France’s interior minister visited a Paris district to present a plan for increased security following the gang beating of a Jewish teen.
A week after the violent beating of Rudy Haddad, 17, in the northeast district of the capital, Michele Alliot-Marie visited the ethnically diverse neighborhood Saturday to present a plan to increase the number of police patrols in the district.
In addition, Justice Minister Rachida Dati announced in an interview that appeared Sunday in the weekly le Journal du Dimanche an initiative aimed at thwarting gang activity. Police officials have reported regular interethnic and interreligious fighting by gangs in and near the 19th district’s Buttes-Chaumont Park. Alliot-Marie said she would add 50 weekend police officers to the area and 20 daily plain-clothes officers trained in gang-related and other criminal activity common to France’s immigrant-heavy ghettos, or “banlieues.” She also asked the socialist mayor of the district to “accelerate” an initiative to add surveillance cameras to the neighborhood park. In the Journal du Dimanche interview, Dati announced the creation of a new detailed police tally of gangs, including their modes of operation. The announcement came in response to clashes between youth and police last weekend at the start of the summer vacation, but also will be applied to interethnic clashes in areas such as the 19th district. “The idea is to identify gangs, anticipate their movements, know how they are constructed, how they function, how they act,” Dati told the Journal du Dimanche.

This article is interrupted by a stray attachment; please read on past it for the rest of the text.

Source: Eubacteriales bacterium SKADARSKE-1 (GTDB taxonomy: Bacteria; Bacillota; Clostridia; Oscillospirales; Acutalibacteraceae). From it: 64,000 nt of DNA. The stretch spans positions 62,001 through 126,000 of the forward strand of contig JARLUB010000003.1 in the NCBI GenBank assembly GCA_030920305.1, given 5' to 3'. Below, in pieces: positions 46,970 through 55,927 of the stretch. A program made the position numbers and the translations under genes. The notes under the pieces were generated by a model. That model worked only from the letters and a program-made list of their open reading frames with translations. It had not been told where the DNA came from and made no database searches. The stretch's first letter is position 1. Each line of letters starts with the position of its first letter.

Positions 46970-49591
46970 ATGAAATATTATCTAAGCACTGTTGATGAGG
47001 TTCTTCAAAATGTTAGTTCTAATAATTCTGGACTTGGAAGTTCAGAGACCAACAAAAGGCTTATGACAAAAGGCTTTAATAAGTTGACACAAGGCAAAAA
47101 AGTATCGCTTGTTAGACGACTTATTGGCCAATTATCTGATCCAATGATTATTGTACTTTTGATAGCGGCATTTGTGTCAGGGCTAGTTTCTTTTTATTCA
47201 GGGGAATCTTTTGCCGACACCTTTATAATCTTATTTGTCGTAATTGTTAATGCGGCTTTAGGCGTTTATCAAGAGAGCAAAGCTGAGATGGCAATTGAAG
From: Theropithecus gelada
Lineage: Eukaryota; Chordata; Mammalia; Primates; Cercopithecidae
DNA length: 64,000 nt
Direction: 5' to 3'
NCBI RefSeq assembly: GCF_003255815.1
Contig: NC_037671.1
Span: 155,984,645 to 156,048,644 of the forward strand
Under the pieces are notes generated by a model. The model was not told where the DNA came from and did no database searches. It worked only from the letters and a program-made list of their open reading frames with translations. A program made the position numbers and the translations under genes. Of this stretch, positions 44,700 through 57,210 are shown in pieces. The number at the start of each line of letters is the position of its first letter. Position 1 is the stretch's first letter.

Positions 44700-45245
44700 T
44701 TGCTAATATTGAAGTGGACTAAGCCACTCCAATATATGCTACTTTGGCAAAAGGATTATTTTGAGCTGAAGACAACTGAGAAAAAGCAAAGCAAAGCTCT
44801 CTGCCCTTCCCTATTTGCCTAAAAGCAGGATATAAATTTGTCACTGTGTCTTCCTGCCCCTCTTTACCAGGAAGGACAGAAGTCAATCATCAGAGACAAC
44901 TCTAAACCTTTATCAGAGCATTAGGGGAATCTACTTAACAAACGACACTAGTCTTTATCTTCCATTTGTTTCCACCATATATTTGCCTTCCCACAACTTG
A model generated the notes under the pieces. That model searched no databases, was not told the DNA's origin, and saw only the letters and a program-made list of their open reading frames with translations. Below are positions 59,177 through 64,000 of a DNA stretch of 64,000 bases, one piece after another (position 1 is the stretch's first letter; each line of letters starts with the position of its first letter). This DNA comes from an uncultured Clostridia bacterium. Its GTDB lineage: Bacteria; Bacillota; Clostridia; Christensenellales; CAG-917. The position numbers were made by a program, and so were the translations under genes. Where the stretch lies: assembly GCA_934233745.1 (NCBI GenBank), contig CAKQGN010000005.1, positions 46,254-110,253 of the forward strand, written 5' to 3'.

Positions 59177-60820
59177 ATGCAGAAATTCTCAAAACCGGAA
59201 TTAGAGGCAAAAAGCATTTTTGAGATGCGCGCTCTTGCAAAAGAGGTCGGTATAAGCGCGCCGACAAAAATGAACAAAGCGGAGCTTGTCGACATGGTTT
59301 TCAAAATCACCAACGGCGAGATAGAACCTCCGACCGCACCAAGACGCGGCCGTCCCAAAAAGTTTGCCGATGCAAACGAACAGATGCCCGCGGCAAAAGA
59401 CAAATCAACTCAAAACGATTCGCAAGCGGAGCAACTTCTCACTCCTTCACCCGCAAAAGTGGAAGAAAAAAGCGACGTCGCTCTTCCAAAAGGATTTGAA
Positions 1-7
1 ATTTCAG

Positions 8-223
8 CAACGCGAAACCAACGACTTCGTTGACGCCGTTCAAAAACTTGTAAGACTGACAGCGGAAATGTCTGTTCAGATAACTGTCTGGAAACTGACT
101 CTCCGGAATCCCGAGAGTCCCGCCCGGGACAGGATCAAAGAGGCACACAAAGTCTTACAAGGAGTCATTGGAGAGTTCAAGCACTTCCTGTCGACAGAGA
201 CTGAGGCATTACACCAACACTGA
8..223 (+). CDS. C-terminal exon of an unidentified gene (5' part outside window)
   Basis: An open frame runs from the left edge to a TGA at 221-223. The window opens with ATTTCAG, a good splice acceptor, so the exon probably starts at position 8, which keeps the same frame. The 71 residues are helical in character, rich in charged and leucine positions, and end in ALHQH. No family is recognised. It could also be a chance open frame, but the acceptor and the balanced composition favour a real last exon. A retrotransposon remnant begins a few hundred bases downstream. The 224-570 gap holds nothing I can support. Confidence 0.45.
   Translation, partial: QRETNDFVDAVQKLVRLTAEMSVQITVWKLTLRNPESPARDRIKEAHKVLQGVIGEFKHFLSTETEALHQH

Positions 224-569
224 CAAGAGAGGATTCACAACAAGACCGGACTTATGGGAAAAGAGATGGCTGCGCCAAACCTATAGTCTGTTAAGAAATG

The Archive of the Jewish Telegraphic Agency includes articles published from 1923 to 2008. Archive stories reflect the journalistic standards and practices of the time they were published.